ERICK DE LEON
Best night of pro career: De Leon showed what he’s about in his second and third outings, displaying maturity beyond his years. Though both fights went the distance there were clear signs that the Detroit resident is one to watch out for.
“One I thought I did good in was my second fight,” De Leon told RingTV.com. “When I was on TV with Paul Velarde, he had more experience. It was in California in front of my manager.
“My third fight (Diamond Baier) for me was really good. It was at Radio City, New York. Those two fights were really good. I felt like I did good but there’s always room to improve on.”
Worst night of pro career: It’s still very early in his fledgling career to single out bad performances. At this stage of a fighter’s career it’s about getting them comfortable with appearing in the ring and with different styles. That said, Alejandro Ochoa made the youngster look bad at times.
“My fourth fight, it was awkward,” De Leon said, “He didn’t want to fight, he was running. The first round I cracked him with the hook and nearly got him out of there but it went the four-round distance. I cut him up pretty bad.”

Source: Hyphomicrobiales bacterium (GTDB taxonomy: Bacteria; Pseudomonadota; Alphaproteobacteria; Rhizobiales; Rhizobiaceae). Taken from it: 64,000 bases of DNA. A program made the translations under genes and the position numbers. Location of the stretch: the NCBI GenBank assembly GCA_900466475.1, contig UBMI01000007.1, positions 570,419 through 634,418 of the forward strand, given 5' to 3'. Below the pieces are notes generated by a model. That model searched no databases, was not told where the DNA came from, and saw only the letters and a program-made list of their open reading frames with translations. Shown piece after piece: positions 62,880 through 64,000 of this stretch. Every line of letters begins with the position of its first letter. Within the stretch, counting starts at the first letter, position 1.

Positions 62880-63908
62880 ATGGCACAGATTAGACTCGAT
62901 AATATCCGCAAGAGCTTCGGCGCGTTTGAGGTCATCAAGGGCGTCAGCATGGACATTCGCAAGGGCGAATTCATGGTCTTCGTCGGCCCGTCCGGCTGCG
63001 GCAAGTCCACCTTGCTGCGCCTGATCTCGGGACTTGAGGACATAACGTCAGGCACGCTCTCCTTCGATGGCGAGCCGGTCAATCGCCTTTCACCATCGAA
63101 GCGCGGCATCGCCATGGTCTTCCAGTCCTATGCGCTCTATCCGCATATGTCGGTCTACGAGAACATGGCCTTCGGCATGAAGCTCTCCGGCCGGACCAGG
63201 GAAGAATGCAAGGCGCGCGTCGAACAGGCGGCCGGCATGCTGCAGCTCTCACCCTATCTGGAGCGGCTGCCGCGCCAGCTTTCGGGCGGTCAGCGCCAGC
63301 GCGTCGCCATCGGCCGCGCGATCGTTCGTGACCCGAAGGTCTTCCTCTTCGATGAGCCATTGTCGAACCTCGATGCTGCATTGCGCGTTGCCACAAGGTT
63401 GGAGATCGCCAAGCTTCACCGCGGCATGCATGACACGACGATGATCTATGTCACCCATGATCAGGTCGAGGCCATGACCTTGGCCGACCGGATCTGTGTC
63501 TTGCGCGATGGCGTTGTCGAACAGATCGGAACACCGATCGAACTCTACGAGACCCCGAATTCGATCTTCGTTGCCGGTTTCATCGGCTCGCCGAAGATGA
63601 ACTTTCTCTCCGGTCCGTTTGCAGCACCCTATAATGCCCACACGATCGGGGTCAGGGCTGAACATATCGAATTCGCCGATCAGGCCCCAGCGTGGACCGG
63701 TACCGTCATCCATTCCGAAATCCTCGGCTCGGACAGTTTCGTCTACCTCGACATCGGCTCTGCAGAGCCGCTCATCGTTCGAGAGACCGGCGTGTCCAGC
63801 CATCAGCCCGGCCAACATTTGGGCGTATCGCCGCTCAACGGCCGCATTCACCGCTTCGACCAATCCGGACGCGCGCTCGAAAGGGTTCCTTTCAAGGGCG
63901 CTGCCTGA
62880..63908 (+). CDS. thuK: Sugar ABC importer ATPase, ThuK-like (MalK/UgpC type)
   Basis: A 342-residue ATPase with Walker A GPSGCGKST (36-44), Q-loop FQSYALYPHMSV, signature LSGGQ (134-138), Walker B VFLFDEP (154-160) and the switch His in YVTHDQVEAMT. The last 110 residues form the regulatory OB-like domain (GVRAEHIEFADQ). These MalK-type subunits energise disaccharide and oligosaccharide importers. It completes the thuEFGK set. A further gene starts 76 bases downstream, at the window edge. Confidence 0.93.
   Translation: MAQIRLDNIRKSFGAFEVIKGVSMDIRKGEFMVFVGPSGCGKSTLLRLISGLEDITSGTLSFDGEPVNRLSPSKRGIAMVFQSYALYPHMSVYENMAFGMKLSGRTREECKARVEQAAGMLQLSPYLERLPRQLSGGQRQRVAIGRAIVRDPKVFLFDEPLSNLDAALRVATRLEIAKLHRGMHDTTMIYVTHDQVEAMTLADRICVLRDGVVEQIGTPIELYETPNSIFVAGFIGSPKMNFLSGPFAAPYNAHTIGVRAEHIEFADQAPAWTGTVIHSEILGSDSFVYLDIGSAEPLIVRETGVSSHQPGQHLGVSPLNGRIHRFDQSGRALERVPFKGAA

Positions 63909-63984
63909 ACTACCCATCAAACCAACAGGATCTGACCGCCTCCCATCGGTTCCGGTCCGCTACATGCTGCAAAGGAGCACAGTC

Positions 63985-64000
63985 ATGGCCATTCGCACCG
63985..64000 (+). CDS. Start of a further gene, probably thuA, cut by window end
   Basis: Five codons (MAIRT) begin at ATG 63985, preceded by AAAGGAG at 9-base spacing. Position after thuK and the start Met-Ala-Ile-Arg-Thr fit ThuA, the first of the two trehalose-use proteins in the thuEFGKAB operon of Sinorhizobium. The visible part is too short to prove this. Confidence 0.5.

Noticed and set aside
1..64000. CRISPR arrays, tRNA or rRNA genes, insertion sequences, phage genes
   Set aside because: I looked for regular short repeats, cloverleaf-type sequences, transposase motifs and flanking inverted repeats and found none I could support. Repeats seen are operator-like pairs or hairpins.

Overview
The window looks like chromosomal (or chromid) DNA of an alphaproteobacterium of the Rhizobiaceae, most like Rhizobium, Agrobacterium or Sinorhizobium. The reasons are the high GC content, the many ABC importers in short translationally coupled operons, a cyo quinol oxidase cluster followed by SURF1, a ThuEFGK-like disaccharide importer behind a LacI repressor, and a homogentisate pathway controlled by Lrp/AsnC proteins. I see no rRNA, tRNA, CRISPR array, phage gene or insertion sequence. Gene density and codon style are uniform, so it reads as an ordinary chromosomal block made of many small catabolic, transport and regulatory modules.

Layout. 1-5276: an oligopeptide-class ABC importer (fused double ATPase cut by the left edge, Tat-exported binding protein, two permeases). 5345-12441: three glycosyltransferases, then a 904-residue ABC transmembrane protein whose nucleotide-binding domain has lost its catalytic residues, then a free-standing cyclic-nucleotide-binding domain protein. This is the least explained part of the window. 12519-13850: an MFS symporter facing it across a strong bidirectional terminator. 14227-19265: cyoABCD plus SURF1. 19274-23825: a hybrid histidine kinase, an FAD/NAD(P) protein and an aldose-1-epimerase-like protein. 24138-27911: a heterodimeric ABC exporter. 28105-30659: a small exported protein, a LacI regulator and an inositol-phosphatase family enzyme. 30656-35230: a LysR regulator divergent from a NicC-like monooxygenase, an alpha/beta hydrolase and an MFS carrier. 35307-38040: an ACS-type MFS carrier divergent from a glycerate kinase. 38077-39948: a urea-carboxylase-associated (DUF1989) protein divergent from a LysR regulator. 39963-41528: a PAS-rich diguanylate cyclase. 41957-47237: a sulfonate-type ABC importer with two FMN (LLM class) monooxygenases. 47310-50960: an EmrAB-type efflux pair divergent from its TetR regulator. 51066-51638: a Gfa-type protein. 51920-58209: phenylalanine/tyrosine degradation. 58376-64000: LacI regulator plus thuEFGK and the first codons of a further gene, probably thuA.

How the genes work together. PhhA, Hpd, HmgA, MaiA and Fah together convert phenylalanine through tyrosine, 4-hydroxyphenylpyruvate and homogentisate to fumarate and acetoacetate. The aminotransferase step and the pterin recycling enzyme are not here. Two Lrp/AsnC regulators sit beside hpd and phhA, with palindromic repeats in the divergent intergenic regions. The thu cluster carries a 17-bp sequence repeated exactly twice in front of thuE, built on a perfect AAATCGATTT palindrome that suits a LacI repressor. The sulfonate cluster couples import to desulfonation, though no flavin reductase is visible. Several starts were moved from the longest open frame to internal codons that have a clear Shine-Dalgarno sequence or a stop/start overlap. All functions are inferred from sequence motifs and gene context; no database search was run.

De Leon understands that each fight is different and sometimes you have to just get the ‘W’ and move on.
“Every guy is different, every guy has their qualities. You have to make adjustments in the ring, every fight, learning more and more.”
Next fight: De Leon faces Pedro Toledo (2-1-2 with 1 no-contest) on the undercard of Brandon Rios-Diego Chaves card on Saturday at the Cosmopolitan in Las Vegas, Nev. The bout is scheduled for six rounds.
“I’ve seen a little of him fighting, he’s a good boxer,” said de Leon. “We’re ready for whatever he brings to the table.
“I know he doesn’t have that many fights but he’s a solid opponent and that’s what we want to show our skills.”
He would go four years without losing, beating the likes of Amir Imam, Kenneth Sims, Toka Kahn-Clary and Jose Ramirez along the way.
De Leon suffered a torn rotator cuff three weeks prior to the Olympic trials. Although he bravely fought on he was clearly not the same fighter.
“When I went to the Olympic trials, my left shoulder was so tight,” he said. “I couldn’t even let it go because it was already messed up. The doctor from Detroit couldn’t believe how I won the third Golden Gloves and was competing in the Olympic trials. It’s no excuse things happen for a reason.”
It was a slow process but De Leon was able to put that behind him and recuperate.
The highly accomplished amateur has been able to go under the radar as a pro because of his Olympic absence.
De Leon decided to turn pro under the watchful eye of Cameron Dunkin, who knows a thing or two about talent having guided the likes of Kelly Pavlik, Diego Corrales, Brandon Rios and Steve Luevano from the amateurs to world title success.
Top Rank matchmaker Brad Goodman likes what he’s seen from De Leon so far.
“He’s a prospect we’re very high on,” said Goodman. “He gets better every fight. He’s a real dedicated kid. He stays true to the game.”